Taylor-Jensen Fine Arts is pleased to host an exhibition of watercolour paintings by Taihape artist Celia Guy. Eclectic Impressions: Watercolours by Celia Guy will open on 3rd December with a reception for the artist from 1 – 3pm at the gallery, 33 George Street, Palmerston North. The exhibition will feature recent watercolour paintings by this talented observer of the world around her. Twenty-five framed bright, colourful paintings are representative of a lifetime of painting in a minimalist yet lively style which will surely please the viewer.
Celia Guy was raised on a station in the McKenzie Country where life was ruled by snow and floods. As a youth Celia enjoyed skating, skiing, horse-riding, and many family activities, especially picnics. After boarding school, she attended Ilam School of Arts in Christchurch with additional art tutoring by her mother and grandmother, both accomplished artists in their own right. Following her studies at Ilam, she trained as a Karitane Nurse specialising in the care of babies and children. Celia married a North Island farmer and lived at Brunswick, Wanganui, Mangaweka, Mataroa and later at Taihape, raising three sons and a daughter. While living in mostly rural settings, Celia still managed to involve herself with community art groups and continued to paint at every opportunity. Family, piano exams and dressage on a Hanoverian horse took time but Celia still kept up with painting and sketching potential subject matter for later work. Celia comments; “I have my own art studio; living in beautiful farming country west of Highway 1 only 15kms from Taihape, we are 600 metres above sea level and winters can be cold – a regular reminder of my McKenzie upbringing!”
Paintings in oils, watercolour, gouache, pastel or egg tempera, Mrs. Guy’s subjects will vary from portraits to landscapes, buildings to flowers, animals to spectacular sunsets. This versatile artist has not limited her subject matter; she is most well-known for her simplistic depiction of life in the high country of the Rangitikei and the South Island areas of the Banks Peninsula, Tekapo, Mt. Cook, Wanaka and Queenstown. Although a ‘realist’ in her art practise she does not shy away from including abstracted forms in her works making them unique visual presentations.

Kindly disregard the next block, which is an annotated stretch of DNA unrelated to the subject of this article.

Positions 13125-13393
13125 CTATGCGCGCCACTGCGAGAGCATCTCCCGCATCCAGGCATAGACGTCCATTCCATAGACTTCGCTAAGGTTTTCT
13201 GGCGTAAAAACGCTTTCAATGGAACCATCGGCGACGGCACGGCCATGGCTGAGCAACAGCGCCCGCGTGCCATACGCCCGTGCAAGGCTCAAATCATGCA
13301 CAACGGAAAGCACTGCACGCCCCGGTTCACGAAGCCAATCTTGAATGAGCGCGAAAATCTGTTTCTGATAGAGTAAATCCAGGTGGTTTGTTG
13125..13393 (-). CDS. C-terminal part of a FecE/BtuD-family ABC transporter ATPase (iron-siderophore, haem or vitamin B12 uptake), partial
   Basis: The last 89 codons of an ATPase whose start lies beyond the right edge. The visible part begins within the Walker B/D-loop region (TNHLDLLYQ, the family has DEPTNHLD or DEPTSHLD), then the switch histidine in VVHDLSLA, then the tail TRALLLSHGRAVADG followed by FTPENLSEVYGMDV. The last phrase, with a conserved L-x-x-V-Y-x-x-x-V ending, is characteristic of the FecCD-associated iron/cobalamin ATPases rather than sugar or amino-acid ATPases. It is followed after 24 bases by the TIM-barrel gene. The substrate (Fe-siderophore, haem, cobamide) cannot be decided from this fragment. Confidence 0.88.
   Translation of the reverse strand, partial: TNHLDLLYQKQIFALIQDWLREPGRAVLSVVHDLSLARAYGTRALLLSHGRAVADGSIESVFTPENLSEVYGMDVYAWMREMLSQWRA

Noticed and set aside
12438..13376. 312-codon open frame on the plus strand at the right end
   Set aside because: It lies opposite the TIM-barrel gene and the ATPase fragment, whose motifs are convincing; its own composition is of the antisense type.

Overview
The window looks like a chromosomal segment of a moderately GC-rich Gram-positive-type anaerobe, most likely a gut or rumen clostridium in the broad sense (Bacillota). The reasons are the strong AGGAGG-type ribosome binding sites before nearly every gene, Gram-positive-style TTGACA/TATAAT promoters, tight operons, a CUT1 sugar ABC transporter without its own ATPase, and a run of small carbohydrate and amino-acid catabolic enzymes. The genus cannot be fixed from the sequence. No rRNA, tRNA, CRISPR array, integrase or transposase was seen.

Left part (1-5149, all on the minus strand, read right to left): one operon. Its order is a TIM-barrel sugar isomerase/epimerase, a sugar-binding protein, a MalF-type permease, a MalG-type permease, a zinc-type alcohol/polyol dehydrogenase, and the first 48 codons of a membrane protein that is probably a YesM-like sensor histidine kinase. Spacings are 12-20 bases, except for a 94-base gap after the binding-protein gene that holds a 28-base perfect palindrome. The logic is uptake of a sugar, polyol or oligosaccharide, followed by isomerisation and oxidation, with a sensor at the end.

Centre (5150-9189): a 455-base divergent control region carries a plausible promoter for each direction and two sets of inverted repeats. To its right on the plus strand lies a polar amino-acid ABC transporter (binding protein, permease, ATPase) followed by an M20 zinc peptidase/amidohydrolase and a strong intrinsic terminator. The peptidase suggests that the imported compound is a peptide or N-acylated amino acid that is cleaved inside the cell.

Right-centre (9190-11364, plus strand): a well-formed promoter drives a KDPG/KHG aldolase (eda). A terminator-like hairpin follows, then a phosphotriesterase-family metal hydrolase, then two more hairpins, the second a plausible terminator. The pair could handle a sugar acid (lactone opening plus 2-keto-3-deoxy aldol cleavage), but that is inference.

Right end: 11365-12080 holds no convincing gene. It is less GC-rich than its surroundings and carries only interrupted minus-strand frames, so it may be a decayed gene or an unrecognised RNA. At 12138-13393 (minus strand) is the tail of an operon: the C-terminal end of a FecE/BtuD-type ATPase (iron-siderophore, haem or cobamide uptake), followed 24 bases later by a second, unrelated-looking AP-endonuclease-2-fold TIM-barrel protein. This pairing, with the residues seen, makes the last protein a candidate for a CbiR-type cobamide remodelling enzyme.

Mrs Guy has had successful exhibitions at Wanganui, Napier, Wellington, Christchurch and Dunedin. A further exhibition in Wanganui is planned for 2017.
Celia’s family was instrumental in the establishment of the Aigantighe Art Gallery in South Canterbury; her great grandmother Helen Grant (1854-1955) left ‘Aigantighe’ historic home to the people of Timaru and Grant’s daughter Jessie Wigley and grand-daughter Margaret Parker (Celia Guy’s mother) were instrumental in developing the house as an art gallery in 1956 as Mrs. Grant had wished. Paintings by Celia’s mother and grandmother form part of the early collection of this renowned South Island gallery celebrating its 60th anniversary this year.
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